Mary J. Blige Claims She Didn't Feel Beautiful Until She Split From Kendu Isaacs
Elle Magazine
Celebrity

When sitting down with Elle, the nine-time Grammy Award winner also admits that she felt 'so low' when she was filming 'Mudbound' and when she was married.

AceShowbiz - Mary J. Blige has gotten candid about her insecurities. In a new interview with Elle, the "Family Affair" singer admitted that she didn't feel beautiful until she called it quits with her husband of 12 years, Kendu Isaacs.

"I didn't feel beautiful-like for real for real, not just 'Hey, I'm pretty' but actually believing it-until about 2016," the 51-year-old claimed. "If you've been beat down mentally by someone, you're never pretty enough. You're never smart enough. Nothing's ever good enough."

Mary confessed that she was feeling "so low" when she was filming "Mudbound" and when she was married. She added, "I had to pay myself the highest compliments, even if I didn't believe it, just so I could build myself up."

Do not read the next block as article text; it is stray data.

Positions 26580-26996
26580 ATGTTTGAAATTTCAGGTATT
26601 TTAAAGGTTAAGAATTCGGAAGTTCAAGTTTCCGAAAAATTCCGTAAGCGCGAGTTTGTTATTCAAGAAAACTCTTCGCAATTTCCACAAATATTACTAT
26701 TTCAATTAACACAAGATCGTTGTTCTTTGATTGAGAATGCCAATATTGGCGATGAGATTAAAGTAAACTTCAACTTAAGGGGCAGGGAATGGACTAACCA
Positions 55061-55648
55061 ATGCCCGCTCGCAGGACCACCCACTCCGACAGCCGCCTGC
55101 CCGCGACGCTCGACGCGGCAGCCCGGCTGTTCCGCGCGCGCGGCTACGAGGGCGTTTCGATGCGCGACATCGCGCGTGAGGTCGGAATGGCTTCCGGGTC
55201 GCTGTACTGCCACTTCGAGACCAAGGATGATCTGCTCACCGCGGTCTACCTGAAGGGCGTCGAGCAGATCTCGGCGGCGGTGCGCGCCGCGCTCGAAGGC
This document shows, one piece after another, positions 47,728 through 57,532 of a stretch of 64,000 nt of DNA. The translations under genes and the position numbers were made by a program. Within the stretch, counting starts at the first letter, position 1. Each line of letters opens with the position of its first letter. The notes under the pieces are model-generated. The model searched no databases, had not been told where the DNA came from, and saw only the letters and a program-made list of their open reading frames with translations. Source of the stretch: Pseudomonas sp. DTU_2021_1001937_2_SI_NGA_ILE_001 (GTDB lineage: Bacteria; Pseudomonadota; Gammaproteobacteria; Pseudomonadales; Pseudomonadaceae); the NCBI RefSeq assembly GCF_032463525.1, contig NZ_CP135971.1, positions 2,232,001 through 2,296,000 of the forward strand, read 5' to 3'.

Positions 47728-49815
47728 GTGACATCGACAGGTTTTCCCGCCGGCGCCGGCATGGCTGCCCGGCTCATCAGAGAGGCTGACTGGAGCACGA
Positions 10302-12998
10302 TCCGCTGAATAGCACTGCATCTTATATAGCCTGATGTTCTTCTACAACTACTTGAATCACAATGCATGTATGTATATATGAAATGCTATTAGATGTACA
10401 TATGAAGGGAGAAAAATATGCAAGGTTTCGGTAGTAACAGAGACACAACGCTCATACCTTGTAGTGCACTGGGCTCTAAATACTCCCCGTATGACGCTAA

"I would do it in the morning, because that's the time when your hair is not done and you don't have on makeup. You're just kind of dealing with yourself for real," the nine-time Grammy Award winner. She then revealed her daily morning affirmations, including telling herself, "Good morning, Gorgeous. I love you. I got you. I need you."

Mary, who signed to Andre Harrell's Uptown Records in 1989, divulged that many in the industry often told her look was too rough. "When I got in the business, I was already blonde. I was already red. I was already doing those colors. I wasn't searching for an image. I was my own image," she said.

"Ghetto fabulous is just, when you come from the hood, you at your flyest. What can you afford? What can you do with it? You want stones on your nails. You want mad colors on your nails. You want colorful furs," she continued. "You want Timberland boots to rock with your furs. You want a hockey jersey? It's whatever you feel you can do with whatever you can afford."

"Growing up around drug dealers and the women that I hung out with, they wore furs-long sables and silver foxes and red lipstick. They were just fly. Men wore them, but when you saw a woman show up in one, you knew who she was," she concluded.

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